Re: Old thread, hopefully new spin on "allow" v. "enable."

Subject: Re: Old thread, hopefully new spin on "allow" v. "enable."
From: "Chris Jackson" <crassick -at- bellsouth -dot- net>
To: Ron Rhodes <RRhodes -at- fourthchannel -dot- com>, "TECHWR-L" <techwr-l -at- lists -dot- raycomm -dot- com>
Date: Tue, 07 Mar 2000 09:41:10 -0500


From the Apple Style Guide (98):

*allow* Avoid using *allow* when you can restructure a sentence so that the
reader is the subject.

Correct: FileMaker Pro allows you to create a database.
Preferable: With FileMaker Pro you can create a database.

---

From the Microsoft Manual of Style (98):

*Allow*

Avoid *allow* in the sense of a program permitting a user to do something,
especially in end-user documentation. Use *you can* if possible. However,
you can use *allow* or *enable* in instances where you must use the third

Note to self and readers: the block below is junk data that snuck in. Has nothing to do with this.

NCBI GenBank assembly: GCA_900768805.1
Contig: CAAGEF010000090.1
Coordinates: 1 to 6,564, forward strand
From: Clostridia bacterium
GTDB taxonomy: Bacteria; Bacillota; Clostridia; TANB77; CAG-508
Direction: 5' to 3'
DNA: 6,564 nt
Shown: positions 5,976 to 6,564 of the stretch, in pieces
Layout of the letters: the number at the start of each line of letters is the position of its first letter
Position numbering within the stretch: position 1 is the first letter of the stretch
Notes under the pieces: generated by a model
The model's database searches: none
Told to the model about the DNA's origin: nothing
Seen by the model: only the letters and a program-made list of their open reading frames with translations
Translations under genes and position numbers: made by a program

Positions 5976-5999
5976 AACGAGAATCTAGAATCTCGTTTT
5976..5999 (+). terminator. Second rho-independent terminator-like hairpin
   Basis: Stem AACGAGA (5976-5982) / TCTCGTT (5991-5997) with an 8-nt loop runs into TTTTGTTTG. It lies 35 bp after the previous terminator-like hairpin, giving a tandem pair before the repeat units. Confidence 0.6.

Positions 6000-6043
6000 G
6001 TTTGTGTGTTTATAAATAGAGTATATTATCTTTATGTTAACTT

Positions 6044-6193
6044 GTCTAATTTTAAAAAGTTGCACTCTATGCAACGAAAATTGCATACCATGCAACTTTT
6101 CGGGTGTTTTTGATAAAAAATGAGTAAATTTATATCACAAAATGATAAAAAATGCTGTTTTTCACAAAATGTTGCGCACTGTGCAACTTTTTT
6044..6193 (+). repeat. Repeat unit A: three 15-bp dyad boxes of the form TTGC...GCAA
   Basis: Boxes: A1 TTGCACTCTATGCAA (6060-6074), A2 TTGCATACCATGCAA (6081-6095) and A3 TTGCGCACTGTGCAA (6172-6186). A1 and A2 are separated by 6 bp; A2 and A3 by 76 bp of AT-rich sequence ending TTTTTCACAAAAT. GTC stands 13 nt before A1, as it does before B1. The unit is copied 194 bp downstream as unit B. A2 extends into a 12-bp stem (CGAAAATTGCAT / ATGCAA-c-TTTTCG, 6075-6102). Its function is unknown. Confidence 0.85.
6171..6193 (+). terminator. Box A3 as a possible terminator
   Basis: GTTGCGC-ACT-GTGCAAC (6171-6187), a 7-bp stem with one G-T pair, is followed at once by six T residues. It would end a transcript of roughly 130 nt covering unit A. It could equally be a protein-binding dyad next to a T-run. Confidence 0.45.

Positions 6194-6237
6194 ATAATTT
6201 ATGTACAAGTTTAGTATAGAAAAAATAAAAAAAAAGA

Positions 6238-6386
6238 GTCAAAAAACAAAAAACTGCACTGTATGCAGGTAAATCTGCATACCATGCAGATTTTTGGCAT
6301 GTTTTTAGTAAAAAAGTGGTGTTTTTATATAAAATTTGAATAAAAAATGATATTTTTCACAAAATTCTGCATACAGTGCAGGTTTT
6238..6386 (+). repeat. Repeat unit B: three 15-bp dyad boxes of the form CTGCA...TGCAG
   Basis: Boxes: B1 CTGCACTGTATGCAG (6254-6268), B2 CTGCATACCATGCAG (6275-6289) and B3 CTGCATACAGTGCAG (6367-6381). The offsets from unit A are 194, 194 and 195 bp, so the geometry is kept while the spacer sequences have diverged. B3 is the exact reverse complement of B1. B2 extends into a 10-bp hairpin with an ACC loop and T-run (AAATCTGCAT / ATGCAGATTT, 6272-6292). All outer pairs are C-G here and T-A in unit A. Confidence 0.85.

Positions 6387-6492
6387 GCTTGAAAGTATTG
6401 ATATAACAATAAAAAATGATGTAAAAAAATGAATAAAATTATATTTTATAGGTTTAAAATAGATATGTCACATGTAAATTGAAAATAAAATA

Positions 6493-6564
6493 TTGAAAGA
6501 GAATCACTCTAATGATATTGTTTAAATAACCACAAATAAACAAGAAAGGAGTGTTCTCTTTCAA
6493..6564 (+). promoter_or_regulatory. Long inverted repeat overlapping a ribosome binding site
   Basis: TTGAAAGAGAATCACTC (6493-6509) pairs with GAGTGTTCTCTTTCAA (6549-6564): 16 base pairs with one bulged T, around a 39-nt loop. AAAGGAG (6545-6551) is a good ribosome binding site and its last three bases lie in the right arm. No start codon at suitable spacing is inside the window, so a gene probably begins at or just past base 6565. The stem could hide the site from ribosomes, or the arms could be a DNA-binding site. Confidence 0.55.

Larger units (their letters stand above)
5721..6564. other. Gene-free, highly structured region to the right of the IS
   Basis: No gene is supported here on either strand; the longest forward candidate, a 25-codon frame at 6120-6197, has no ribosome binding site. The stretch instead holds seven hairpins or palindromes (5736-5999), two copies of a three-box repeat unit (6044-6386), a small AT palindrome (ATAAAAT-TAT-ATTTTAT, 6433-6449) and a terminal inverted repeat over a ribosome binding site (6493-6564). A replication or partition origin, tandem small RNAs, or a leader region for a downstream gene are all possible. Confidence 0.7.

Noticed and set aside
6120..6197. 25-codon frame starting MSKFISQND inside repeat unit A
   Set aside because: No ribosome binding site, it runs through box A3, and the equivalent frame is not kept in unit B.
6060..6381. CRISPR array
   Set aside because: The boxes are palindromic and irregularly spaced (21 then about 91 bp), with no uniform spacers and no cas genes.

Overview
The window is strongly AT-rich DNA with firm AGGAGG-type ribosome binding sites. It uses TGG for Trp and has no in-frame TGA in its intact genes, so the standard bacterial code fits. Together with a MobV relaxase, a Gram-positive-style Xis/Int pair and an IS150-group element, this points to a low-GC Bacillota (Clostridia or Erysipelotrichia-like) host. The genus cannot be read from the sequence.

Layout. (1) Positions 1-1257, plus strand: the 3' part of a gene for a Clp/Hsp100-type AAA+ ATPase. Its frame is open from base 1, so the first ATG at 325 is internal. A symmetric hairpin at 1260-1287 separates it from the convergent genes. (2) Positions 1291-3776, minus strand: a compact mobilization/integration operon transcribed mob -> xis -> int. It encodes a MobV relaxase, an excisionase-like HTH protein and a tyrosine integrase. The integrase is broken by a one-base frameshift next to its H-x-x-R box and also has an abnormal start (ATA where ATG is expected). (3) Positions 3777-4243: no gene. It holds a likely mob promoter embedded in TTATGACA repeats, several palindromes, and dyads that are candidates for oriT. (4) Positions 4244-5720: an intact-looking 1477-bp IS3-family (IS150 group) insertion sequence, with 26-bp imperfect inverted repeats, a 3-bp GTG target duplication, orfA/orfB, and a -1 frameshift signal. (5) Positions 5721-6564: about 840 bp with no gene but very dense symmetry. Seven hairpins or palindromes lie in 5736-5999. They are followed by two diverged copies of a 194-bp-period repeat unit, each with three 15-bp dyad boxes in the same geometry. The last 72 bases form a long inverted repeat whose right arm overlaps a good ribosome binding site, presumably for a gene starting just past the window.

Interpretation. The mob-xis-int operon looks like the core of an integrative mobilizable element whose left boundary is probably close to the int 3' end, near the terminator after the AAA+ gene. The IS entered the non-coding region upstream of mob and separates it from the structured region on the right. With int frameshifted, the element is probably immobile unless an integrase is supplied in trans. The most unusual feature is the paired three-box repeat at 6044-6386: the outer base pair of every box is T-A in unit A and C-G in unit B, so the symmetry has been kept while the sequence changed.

person.

Correct
Microsoft Exchange allows a user to log on as a guest.
The function allows the program to print lists of files.
Using this function, you can print lists of files.

See also Anthropomorphism, can vs. may, enable.

[For *enable*, the MS Guide states that it is "acceptable in the sense of a
programmer setting the guidelines for making a command available." It then
repeats the info under *allow*.]

---

I'm not a big fan of the salespeak of "With WonderProduct, you can . . . !",
but I think the point of anthropomorphism is worth considering.

Chris Jackson

----------
>From: Ron Rhodes <RRhodes -at- fourthchannel -dot- com>
>To: "TECHWR-L" <techwr-l -at- lists -dot- raycomm -dot- com>
>Subject: Old thread, hopefully new spin on "allow" v. "enable."
>Date: Tue, Mar 7, 2000, 9:42 AM
>

>
>Techwhirlers,
>
>I have used the word "allow" throughout my career as a tech-writers. And I
>really don't have a problem with it even now. But I am wondering if perhaps
>"enable" is better when documenting software applications.

<snip>




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